In the intricate world of trust administration, poor management can have serious consequences. When contemplating the establishment of a trust or the replacement of an existing trustee, there are crucial questions to pose to a prospective trustee. Paul Buckle, Director of Private Client Services, and Tracey Neuman, Private Client Executive, provide their wealth of knowledge and offer invaluable insights to ensure that mismanagement doesn’t come back to create problems for settlors and beneficiaries.
1. Clarity on trust terms & purpose
It all starts with understanding the very essence of the trust. Misinterpretation can lead to trustees inadvertently breaching trust, favouring specific beneficiaries at the expense of others. Seek an explanation of trust terms, and when in doubt, engage a solicitor for a thorough review. Keeping supplementary documents, like letters of wishes, up-to-date and aligned with current expectations is paramount.
2. Power dynamics & decision-making
Who holds the power and how are decisions made within the trust? Questions surrounding protectors or settlor-reserved powers require careful consideration. Ensuring a proper flow of information and defining the roles of involved parties is vital. Inquire about the practicality of the decision-making process with your trustee.
3. Investment policy
The absence of an investment policy statement can lead to an inappropriate risk profile for the trust and unsuitable investments in complex products. Ask your trustees for their investment policy statement, and make sure it's up to date. This ensures a well-informed investment strategy aligned with your trust's objectives.
4. Handling dominant beneficiaries:
Dealing with dominant beneficiaries is a delicate art. Weaker trustees may capitulate to their demands, often to the detriment of the trust. Engage in open dialogue with your trustee on how they would handle such situations, emphasising the importance of challenging conversations and regular contact with beneficiaries.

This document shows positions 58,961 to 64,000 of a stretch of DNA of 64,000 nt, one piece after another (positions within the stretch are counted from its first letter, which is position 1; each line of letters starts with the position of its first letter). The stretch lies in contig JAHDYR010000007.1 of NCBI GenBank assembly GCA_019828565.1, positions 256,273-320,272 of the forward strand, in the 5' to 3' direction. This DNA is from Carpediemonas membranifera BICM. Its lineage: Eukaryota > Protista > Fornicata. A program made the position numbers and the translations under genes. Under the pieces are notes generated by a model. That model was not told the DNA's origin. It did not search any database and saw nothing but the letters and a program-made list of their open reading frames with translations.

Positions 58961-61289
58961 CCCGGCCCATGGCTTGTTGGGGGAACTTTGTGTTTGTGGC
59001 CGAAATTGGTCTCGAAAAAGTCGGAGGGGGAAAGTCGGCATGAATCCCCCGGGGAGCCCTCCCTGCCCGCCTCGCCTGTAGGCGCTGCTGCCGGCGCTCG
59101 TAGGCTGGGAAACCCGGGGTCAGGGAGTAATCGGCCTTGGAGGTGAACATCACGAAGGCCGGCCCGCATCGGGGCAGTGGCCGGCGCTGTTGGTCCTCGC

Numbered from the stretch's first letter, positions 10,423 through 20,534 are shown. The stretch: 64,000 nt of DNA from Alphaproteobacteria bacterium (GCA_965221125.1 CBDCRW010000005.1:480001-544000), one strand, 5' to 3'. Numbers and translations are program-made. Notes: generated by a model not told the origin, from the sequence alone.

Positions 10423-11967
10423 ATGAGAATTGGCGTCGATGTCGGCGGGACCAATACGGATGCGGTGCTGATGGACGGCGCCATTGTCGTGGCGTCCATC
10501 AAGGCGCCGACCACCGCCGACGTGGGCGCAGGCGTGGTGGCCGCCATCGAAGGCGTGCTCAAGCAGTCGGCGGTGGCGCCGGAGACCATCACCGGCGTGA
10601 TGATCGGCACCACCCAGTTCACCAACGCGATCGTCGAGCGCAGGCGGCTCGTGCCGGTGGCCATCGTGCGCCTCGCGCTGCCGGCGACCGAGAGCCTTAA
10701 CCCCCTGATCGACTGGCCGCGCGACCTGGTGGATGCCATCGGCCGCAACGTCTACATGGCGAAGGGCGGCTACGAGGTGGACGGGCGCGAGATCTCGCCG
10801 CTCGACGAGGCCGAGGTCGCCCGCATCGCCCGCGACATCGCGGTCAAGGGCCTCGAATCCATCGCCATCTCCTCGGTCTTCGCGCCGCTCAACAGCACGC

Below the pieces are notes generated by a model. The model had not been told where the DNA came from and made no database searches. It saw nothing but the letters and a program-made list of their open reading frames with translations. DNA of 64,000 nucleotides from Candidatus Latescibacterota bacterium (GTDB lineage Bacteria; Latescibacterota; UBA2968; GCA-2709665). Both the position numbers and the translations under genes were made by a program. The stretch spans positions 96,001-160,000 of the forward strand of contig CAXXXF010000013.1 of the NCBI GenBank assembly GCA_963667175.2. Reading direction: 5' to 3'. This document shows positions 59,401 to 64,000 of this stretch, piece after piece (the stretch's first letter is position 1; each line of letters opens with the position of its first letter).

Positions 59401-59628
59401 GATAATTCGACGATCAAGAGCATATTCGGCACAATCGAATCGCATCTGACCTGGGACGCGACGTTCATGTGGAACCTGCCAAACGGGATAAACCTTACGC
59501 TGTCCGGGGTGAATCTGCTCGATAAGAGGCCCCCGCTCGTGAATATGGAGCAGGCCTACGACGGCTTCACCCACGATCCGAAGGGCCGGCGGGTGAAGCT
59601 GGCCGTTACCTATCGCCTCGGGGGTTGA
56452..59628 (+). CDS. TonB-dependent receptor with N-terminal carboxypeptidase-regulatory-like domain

5. Tax considerations:
Tax intricacies can be overwhelming, especially when trust assets, settlors, and beneficiaries span different jurisdictions. Staying updated on tax regulations and regularly seeking advice is crucial to avoid unexpected or excessive tax charges. Enquire about your trustees' recent tax advice, and request a review if significant changes have occurred.
6. Reporting obligations:
In a world of increasing disclosure requirements, trustees must understand what needs to be reported to avoid costly investigations and potential legal repercussions. Query your trustees about any disclosures made on your behalf and seek expert advice to ensure accuracy and compliance. Foresight is your best defence.
7. Trustee's response to loss:
If a loss appears to affect the trust fund, you must understand the new trustee's approach. Ask prospective trustees how they would endeavour to recover the loss and determine who bears the cost.
Protecting your wealth
At Ocorian, we provide highly experienced trustees and trust administration services for all types of trust including private trust companies (PTCs), managed trust companies (MTCs) and private unit trusts (PUTs).
Trust services has been at the heart of what we do for over 50 years.
Contact us today to find out more about trust services.